I am continually shying away from sharing Hows. I don’t know, it just seems like my favorite advice has always been to throw caution to the wind and dig your own ditch. But here’s a story:
I dog-sat for my mother-in-law this weekend. She is a lovely tiny Oreo-spotted dog that doesn’t bark, a rare breed if ever there was one. I think she is part cat, perhaps, but still. It was an adventure.
I am pretending that Bernie and George loved the extra company, but what do I know? I’m no dog. They were tolerable.
I will say nothing of the state of our yard.
We took walks and played catch and fought over bones, and Bee insisted they all receive dog massages before bedtime. And then.
Bernie, ever the firstborn, ever the high maintenance pet, ever the squeaky wheel, had had enough of the chaos after two days, and when the clock turned 2:31am on an otherwise quiet Saturday night, Bernie retreated to the bed’s underside and began vomiting uncontrollably.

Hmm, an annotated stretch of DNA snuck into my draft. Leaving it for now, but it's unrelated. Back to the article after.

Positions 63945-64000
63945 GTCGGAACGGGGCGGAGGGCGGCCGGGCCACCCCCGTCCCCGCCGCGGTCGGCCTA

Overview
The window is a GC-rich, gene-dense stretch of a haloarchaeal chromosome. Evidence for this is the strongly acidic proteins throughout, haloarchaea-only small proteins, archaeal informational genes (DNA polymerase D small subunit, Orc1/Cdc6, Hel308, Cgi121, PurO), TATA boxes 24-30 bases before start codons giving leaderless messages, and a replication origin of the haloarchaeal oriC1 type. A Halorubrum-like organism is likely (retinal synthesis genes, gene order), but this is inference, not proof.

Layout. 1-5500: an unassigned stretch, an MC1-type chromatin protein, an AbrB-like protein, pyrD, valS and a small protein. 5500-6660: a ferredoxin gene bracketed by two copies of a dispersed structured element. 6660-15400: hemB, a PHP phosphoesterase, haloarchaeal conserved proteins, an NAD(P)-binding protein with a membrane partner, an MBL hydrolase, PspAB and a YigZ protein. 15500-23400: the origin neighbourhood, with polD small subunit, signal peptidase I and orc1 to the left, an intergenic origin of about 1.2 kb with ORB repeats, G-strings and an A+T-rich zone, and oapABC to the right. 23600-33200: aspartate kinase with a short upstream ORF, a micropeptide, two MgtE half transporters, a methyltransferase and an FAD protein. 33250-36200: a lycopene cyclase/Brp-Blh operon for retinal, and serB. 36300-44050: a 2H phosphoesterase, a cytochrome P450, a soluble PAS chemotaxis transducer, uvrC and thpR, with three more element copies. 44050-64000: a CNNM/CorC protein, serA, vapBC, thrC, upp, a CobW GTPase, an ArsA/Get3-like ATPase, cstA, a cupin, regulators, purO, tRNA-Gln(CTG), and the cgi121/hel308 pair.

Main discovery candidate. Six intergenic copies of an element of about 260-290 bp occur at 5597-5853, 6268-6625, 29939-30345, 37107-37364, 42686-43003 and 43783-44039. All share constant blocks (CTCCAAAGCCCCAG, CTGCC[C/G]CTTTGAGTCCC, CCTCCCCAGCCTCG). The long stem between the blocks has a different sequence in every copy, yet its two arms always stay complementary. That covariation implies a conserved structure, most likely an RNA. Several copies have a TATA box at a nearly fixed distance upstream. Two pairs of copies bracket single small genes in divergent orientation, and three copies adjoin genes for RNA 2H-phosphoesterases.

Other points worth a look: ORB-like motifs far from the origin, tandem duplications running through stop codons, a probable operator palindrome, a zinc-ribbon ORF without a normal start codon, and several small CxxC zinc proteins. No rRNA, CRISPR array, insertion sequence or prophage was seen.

Do you know what is kept under our bed? Nothing of use. There are old college sweatshirts and a sentimental pair of flannel shorts (I do not know how flannel shorts can become sentimental, but there you have it). There is a pile of Bee’s stuffed animals that have been loved (shredded) by George. A spare pair of tennis shoes of which I continue to justify, regardless of my status as a diligent non-runner. Hiking boots, same. There are 84 canvas totes. Good gracious, the totes.
Underneath our bed is the place junk goes to hide so I can no longer lecture myself on why I am hoarding it. I mean, surely if I were to witness 84 canvas totes in daylight, I would take issue. Surely I would drudge to the garage to gather the Goodwill bin, and quickly now.
Bernie did the hard work for me, it seems, as this is the new rule:
If a dog were to expel on your belongings, would you take the necessary steps to revive any of it? Would you scrub the leather, take a toothpick to the brass buckles, head to the dry cleaners?
Or would you throw the baby out with the retch water?
If the latter, here’s a thought: perhaps it has little worth to you. Perhaps it is not of great value, and perhaps you will potentially be more at peace if you save the dog the trouble and just gather the Goodwill bin now.
I don’t know. I kept the flannel shorts.